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‘Volatility, not stability, the new norm’

The age of stability and predictability is history. Now economic managers are struggling to come to grips with the key triggers that sway markets without prior warnings.

Governments are engaged in the over-arching business of firefighting, focused on stubborn structural deficits and praying for Mother Nature’s mercy which is not so easily forthcoming in good measure.

But the the world moves on; time and tide wait for no one with policymakers trailing behind the march of events, as if dethroned from their position of leadership.

The world financial crisis, commodity bubble, oil price dip, slowdown in China all took the world by surprise. The policymakers and experts at the ADB annual meeting in Frankfurt were confronted by participants for their comments on such issues like market volatility and the lack of foresight.

Many pretended not to understand the most pertinent question. Some wished it away with just smiles. A few, however, accepted that in this interdependent world no state is completely insulated from happenings beyond its boarders and control. To deal with what a central bank governor referred to ‘a bolt from the blue’, nations are compelled to be actively involved in regional and multilateral fora for an informed and coordinated response for unprecedented, common challenges.

Earlier such issues were addressed fleetingly by ADB President Takehiko Nakao during a panel discussion in the course of four- day marathon meetings. Responding to a question by this writer at the closing press conference in Frankfurt the ADB chief clarified that his remarks were in response to the rumours surrounding Fed’s decision about interest rate and its likely impact on the currency markets around the globe.

“We have seen how Bernanke remarks in 2013 rattled the currency markets as far away from US as India but after some time dust settled down. I think the best way to deal with external shocks is to strengthen internal economy though structural reforms and closing infrastructure gaps and working on removing disparities to make development inclusive and sustainable”, said.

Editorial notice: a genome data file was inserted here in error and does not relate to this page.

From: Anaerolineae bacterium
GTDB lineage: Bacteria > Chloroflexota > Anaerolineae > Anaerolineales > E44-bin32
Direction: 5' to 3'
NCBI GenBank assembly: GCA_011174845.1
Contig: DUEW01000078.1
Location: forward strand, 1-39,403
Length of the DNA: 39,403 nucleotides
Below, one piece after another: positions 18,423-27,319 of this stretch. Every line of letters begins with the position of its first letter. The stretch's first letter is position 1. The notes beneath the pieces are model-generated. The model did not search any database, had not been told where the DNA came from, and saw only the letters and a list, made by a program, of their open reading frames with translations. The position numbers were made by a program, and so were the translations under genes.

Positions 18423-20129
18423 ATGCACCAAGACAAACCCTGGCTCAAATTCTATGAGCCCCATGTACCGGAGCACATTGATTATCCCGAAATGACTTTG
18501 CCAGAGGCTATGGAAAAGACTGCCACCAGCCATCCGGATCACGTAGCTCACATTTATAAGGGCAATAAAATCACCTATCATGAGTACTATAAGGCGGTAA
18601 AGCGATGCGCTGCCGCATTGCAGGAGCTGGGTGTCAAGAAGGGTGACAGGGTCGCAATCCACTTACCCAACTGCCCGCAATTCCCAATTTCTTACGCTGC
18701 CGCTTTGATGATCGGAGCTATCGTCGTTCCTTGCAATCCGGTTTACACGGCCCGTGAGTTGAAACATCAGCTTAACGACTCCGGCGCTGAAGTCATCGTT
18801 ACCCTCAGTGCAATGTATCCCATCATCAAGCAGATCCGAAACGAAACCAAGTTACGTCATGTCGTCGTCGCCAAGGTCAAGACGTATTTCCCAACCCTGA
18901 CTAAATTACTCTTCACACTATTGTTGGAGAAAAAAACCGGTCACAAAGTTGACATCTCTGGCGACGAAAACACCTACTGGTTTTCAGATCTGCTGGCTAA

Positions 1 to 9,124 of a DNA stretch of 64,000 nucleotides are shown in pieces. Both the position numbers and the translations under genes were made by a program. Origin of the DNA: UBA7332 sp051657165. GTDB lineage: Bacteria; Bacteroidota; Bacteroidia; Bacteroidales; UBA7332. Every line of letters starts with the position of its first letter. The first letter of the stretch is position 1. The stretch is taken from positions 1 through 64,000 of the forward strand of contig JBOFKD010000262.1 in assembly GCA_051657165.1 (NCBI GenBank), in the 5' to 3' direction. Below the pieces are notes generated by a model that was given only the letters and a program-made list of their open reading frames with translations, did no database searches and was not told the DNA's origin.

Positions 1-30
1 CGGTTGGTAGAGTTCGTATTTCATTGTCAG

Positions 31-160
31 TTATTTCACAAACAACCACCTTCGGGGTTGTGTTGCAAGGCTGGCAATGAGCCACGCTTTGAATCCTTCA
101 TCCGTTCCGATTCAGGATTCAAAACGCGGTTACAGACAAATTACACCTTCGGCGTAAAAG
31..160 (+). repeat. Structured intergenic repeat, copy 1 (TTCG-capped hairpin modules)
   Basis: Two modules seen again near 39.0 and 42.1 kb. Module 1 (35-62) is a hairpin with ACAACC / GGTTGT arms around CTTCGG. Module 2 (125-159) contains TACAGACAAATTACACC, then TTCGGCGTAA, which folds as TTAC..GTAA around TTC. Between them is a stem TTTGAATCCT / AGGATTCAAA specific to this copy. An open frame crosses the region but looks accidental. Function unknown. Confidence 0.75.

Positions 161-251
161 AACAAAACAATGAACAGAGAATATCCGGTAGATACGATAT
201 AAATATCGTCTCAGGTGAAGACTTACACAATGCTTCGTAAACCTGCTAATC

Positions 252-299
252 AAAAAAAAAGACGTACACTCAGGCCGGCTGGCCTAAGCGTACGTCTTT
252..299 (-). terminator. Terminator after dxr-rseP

A senior expert with a keen eye on India informed that Indian rupee did not settle by itself in 2013. “The Indian government threw dollars in the market to calm nerves and the government’s operation cost was close to $2bn”, he said but declined to own the information.

Responding to another question from Dawn President Nakao advised Pakistan’s government to reduce dependence on borrowings from commercial banks as it limits the scope of the private sector. “It is the responsibility of the government to improve the ease of doing business by encouraging banks to lend to credit- starved sectors with high potential of growth, particularly SMEs”, he advised.

“For closing recourse gap it needs to work on making tax regime effective and identify other less disruptive options of raising money in the interim period”, he said.

`Indian Finance Minister Arjun Jately during a discussion in one the panel meetings dismissed the possibility of shielding an economy perfectly from impact of exogenous factors. “What do you do ii global demand falls, if currency market fluctuates. Smart policies help but it is practically impossible to be ready for every eventuality. So yes volatility and not stability is new normal”, he remarked.

Finance MinisterIshaq Dar found time for a brief interview with Dawn while extremely busy in dashing in and out of bilateral meetings with his counterparts who converged in Frankfurt for the annual event. He repeated his government’s achievements in containing inflation, controlling deficit, increasing social spending and achieving growth. He mentioned that Japanese investment agency has rated Pakistan as the second most attractive country for FDI in Asia.

He agreed with the ADB perception that the best defence to ward off or rather minimise the spillover effects of external shocks is to remove structural weaknesses of an economy by strengthening its foundation.

In this context , he talked about the value of political stability and continuity of economic policies. “The sense of fear and uncertainty scares investors away. It is unfortunate that some elements in Pakistan play into the hands of forces that are regressive and wish to see Pakistan weak and economically dependent”, he said.

“We need to decouple politics from economy. I have invited all political parties to adopt a common minimum economic programme to address fears of investors and ensure continuity of economic policies in the country”, he said.

“The country has proven high growth potential and people deserve a better life. I am confident that if political parties agree to cooperate on development agenda of sustainable growth the economy of Pakistan has depth and resilience to face global headwinds”, Dar stressed.

“The chain of key economic events over the past decade in particular changed the focus of policymakers from projecting future as their energies are consumed in interpreting disruptive events and strategising things to deal with their consequences”, a ADB expert, who was not authorised to record comment, told this writer.

The writer is in Frankfurt for ADB’s annual meeting.